The Affordable Care Act, with its insurance mandate, has been credited with tackling one of the biggest causes of disparity for immigrants: lack of insurance. Despite this progress, as the Migration Policy Institute notes, “Insurance does not, in and of itself, ensure access to care.” Why? Because even if immigrants are insured, nearly 30 percent of them do not speak English or do not speak it well enough to deal with the subtleties of the health-care system.

Closing the gap, healthcare experts say, depends on the cultural competence of the nation’s health care providers. “There is a sense from immigrant communities that the [American] health care systems don’t have respect for their beliefs and norms,” said Nadia Islam, a professor of population health at New York University. “In a clinical encounter, this makes things challenging because the provider may be relaying information that the patient doesn’t understand. By the same token, the patients may be trying to tell providers certain things that they don’t have the cultural context to understand.”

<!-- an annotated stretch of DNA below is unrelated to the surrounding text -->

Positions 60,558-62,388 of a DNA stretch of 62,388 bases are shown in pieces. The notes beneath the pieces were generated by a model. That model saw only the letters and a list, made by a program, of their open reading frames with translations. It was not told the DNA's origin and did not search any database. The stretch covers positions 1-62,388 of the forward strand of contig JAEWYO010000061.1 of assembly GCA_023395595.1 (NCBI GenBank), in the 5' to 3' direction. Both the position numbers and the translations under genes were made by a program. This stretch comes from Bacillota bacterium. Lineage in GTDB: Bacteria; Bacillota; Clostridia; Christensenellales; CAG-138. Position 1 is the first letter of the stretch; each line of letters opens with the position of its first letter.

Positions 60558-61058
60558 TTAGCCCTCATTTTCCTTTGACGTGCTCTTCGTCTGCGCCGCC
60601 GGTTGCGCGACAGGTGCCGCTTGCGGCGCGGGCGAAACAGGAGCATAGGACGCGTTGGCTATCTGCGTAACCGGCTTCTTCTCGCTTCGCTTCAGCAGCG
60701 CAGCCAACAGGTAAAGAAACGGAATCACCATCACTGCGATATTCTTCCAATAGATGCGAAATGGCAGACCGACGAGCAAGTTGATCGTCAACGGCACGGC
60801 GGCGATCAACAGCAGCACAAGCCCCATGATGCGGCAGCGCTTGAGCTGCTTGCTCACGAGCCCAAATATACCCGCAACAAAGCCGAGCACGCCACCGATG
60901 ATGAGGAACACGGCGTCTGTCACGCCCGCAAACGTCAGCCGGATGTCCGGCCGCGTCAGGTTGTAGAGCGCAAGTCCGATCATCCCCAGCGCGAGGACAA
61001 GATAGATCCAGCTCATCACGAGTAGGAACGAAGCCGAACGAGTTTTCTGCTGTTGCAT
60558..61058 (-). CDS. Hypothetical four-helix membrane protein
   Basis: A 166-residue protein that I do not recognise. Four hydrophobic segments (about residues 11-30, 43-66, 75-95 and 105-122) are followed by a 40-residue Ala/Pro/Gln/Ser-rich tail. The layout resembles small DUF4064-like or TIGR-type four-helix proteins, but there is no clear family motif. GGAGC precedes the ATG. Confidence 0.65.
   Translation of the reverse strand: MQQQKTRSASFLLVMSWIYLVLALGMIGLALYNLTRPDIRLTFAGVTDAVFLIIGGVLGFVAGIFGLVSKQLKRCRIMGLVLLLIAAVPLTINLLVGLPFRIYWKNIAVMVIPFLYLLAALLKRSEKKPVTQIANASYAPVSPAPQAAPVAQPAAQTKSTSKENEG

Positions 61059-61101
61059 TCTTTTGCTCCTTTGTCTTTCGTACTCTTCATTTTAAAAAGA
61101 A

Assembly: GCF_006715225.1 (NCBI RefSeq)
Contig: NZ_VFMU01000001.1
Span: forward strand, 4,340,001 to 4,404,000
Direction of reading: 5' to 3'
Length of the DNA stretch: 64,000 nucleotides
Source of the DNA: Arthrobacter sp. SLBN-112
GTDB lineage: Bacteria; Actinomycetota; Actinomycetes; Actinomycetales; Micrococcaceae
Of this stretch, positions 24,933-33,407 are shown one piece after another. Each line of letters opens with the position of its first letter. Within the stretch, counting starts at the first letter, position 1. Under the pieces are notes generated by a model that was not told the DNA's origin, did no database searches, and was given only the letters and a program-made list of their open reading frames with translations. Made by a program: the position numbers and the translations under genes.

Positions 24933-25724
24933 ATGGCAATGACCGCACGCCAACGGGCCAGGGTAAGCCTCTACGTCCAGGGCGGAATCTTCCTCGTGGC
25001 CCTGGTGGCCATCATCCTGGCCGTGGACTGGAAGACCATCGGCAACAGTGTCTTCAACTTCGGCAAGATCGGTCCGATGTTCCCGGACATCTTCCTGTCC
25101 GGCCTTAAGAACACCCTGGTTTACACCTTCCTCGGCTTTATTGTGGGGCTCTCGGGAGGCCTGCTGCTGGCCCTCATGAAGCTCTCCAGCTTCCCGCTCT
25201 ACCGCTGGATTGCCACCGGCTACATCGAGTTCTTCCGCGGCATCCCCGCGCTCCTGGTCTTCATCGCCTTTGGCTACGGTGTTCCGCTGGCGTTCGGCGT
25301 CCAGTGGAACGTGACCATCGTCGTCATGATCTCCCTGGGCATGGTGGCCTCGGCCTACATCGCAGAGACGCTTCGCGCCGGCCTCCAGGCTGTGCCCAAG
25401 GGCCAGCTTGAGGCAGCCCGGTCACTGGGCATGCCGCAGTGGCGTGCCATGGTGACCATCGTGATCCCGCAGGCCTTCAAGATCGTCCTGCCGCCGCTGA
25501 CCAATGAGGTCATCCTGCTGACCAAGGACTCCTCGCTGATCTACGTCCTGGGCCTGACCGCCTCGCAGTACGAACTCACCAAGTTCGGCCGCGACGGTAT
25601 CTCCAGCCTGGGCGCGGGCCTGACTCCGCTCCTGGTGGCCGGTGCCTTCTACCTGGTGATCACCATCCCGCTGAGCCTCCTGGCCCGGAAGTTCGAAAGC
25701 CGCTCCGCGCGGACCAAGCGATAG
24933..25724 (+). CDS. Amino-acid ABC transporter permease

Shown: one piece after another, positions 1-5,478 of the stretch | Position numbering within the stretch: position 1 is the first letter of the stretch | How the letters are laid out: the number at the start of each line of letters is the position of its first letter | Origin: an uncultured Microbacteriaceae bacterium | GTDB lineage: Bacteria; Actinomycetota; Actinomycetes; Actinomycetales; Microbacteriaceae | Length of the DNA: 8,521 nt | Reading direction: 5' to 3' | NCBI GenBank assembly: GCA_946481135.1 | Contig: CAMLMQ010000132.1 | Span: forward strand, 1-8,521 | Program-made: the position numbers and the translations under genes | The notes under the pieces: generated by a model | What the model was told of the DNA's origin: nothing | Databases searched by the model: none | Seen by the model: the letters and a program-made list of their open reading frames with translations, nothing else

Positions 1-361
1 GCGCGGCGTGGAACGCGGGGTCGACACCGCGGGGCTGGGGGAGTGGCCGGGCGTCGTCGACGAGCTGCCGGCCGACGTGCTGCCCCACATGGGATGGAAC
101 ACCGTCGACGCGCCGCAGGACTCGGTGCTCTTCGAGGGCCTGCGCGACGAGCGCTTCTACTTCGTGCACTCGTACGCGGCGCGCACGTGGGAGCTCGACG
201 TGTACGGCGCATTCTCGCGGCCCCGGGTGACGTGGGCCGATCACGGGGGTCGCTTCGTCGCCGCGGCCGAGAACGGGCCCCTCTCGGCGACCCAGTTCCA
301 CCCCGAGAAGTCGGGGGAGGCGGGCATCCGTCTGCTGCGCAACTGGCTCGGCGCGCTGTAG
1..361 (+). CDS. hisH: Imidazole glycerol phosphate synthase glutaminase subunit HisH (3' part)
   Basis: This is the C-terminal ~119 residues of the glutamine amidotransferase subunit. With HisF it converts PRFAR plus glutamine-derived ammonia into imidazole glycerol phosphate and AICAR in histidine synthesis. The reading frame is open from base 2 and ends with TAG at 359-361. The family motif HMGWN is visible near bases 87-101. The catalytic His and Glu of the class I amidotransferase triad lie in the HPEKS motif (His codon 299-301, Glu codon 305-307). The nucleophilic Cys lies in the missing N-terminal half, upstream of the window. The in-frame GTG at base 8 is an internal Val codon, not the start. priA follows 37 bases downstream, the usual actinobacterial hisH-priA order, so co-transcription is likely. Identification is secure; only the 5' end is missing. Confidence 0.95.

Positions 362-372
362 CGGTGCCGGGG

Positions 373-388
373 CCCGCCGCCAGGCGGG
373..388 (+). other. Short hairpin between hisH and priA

In Lowell, Mass., where one in four are foreign born, the Lowell Community Health Center (LCHC) has become a model for treating America’s growing immigrant communities. The center employs a staff that speaks 28 languages and treat immigrants from Burma, Thailand, Sierra Leone, Liberia, Somalia, Bhutan, the Democratic Republic of Congo, Iraq and more. In 2000, it established the Metta Health Center to specialize in treatment of the city’s large Southeast Asian population, using Eastern approaches such as meditation and acupuncture as well as traditional health-care techniques. Its halls smell of monkey balm, the popular Cambodian cure-all.

Many health workers recognize that each patient arrives at the health center with culturally-based preconceptions that can complicate the traditional delivery of U.S. health care. What set LCHC’s providers apart was the recognition that before they could adapt treatment to meet their patients’ diverse needs, they had to bring them in to find out what those needs actually were.